In Rotterdam's Maritime District stands the ensemble of two sculptural residential towers, The Muse and CasaNova. The second, the last to be completed, appears to be balancing with a point on a pedestal because Barcode Architects has cut away volume at the bottom of the tower. The architectural firm continued the sculptural character in the facade design.
The municipality of Rotterdam wants to transform the Maritime District, the area around the old Wijnhaven, from an office district to a lively urban district. In the wake of the economic crisis, Barcode Architects took the initiative in 2013 for a residential tower on lot Wijnhaven 69. This became The Muse. The architecture firm was able to convince developer Wilma Wonen to also purchase the Wijnhaven 65 lot, Barcode Architects says. This led to two residential towers designed in close relationship with each other.
First completed in 2020, The Muse is characterized by a distinctive kink, low in the tower. The building is 70 meters high. Next door now stands CasaNova, 110 meters high and also a striking feature. Both towers also share many common amenities, including a rooftop garden and kitchen, hotel rooms for guests, workspaces, meeting rooms, a gym and a package service area.
The 1,600 m2 roof garden is located on the fifth floor - the top of the pedestal, where both The Muse's kink and CasaNova's tip begin. This is where residents of both towers can meet. By placing the roof garden on the fifth floor, the architects aimed to achieve a connection to ground level.
The recognizable and all-sided designed volume of CasaNova activates the corner of the Wijnhaven. The building thus forms a link in the new city route, which runs between the Oude Haven and the Museumpark, via the Market Hall, the Leuvehaven and the Witte de Withstraat.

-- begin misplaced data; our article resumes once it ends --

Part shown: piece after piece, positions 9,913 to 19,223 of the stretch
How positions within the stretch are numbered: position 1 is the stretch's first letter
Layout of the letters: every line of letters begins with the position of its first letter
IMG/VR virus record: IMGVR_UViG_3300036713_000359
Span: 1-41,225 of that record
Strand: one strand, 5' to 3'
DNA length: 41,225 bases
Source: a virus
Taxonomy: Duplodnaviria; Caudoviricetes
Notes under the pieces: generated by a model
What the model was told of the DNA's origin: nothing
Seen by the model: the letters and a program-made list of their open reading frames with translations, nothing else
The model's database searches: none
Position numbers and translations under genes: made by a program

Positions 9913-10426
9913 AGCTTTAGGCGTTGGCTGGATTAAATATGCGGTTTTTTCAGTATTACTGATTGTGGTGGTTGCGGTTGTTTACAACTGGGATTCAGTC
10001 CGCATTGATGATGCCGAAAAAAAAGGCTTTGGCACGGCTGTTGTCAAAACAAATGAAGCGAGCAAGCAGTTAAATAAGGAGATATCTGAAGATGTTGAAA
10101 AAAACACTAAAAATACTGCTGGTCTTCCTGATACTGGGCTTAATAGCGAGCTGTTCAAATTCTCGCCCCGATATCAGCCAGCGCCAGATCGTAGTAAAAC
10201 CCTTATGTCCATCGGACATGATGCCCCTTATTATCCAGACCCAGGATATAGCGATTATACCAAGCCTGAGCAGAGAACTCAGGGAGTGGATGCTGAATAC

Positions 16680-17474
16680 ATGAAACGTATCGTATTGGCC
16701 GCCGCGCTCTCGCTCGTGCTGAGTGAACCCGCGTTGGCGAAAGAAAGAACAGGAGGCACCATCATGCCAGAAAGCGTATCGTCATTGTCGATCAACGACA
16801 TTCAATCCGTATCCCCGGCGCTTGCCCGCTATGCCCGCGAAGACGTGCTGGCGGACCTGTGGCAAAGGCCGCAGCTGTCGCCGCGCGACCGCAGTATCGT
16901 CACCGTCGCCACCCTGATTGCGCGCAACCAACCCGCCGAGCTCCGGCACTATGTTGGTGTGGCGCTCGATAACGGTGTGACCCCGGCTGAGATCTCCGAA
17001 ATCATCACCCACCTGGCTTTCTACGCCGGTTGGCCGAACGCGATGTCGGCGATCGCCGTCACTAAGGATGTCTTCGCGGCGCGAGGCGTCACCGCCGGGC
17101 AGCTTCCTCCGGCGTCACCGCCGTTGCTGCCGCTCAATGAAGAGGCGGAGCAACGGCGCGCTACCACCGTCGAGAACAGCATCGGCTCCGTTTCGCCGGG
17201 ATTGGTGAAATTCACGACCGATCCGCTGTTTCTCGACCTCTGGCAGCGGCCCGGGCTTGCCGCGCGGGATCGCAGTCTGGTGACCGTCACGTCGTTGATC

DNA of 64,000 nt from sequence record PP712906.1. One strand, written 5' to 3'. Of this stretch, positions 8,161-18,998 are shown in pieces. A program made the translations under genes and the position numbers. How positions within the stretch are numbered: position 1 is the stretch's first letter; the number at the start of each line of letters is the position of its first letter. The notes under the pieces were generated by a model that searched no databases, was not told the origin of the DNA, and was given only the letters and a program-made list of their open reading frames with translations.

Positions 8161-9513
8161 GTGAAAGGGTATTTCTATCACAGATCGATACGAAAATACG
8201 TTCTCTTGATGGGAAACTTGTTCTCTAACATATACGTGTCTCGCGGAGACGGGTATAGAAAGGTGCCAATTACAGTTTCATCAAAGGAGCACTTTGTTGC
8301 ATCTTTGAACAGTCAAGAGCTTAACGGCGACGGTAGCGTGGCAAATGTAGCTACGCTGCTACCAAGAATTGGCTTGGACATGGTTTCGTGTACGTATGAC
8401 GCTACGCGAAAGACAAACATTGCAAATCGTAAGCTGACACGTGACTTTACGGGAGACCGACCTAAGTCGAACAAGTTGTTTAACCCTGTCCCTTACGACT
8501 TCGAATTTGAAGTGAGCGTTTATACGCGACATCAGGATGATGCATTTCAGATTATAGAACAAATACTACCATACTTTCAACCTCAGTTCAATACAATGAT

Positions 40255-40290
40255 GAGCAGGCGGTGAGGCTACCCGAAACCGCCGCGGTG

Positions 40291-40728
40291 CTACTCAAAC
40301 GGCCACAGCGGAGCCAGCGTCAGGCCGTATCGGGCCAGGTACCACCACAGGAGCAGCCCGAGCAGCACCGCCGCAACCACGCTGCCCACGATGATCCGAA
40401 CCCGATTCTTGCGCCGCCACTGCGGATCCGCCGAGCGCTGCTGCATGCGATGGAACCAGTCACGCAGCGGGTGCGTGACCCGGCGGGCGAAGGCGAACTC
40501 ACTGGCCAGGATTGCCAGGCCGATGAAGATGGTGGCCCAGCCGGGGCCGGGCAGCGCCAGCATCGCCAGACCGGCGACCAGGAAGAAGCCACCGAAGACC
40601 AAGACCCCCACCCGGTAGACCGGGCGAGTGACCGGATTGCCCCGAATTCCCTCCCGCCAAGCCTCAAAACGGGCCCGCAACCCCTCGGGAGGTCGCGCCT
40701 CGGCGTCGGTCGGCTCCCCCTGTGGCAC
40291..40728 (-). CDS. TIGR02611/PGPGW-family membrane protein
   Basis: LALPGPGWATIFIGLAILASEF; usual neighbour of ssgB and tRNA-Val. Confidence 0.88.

The building's entrance lobby extends across the entire depth of the block, from the Wijnhaven to the Wijnstraat. This gives residents a full entrance on both sides and creates activity in the streets on either side of the building.
The form of CasaNova is a creative response to KCAP's urban plan, according to Barcode Architects. In this plan, the basic principle for high-rise buildings is that a maximum of 22 cubic meters of building volume may be developed per square meter of land ownership (with a maximum of 50,000 m2). Barcode Architects chose to remove volume at the bottom of the tower and add volume at the top. The result is a tower that appears to balance with a point on a pedestal.
CasaNova's triangular shape gives the residences panoramic views of the city and thus residents a "generous living experience," according to the architects. At the points of the triangle are 15 m2 balconies, designed as outdoor rooms. The triangular shape, with a point to the south, results in optimal sunlight. Moreover, the slender character of the tower provides optimal sightlines and daylight to surrounding buildings.
The architectural firm continued the idea of a sculptural volume in the facade design. The tower is clad with hand-cut panels of reddish-brown natural stone. The strong relief in the stone gives the building an ever-changing appearance with changing light. Toward the top of the tower, the panels have increasingly wider polished flattenings, which also provides a subtly changing appearance.
Casual encounters and associated informal conversations are essential to the tower's sense of community and safety and social cohesion, Barcode Architects argues. A key design intervention to facilitate this was to make a cut between the parking garage and the residences.
For many residents, the parking garage is the daily entrance. From the parking garage, you walk into CasaNova through an inviting atrium, with a view to the roof terrace. "This is where you meet your neighbors before you get on the elevator," says Dr. K. K., a resident of CasaNova. At 22,000 square feet, CasaNova offers 116 residential units, commercial space and the aforementioned community amenities.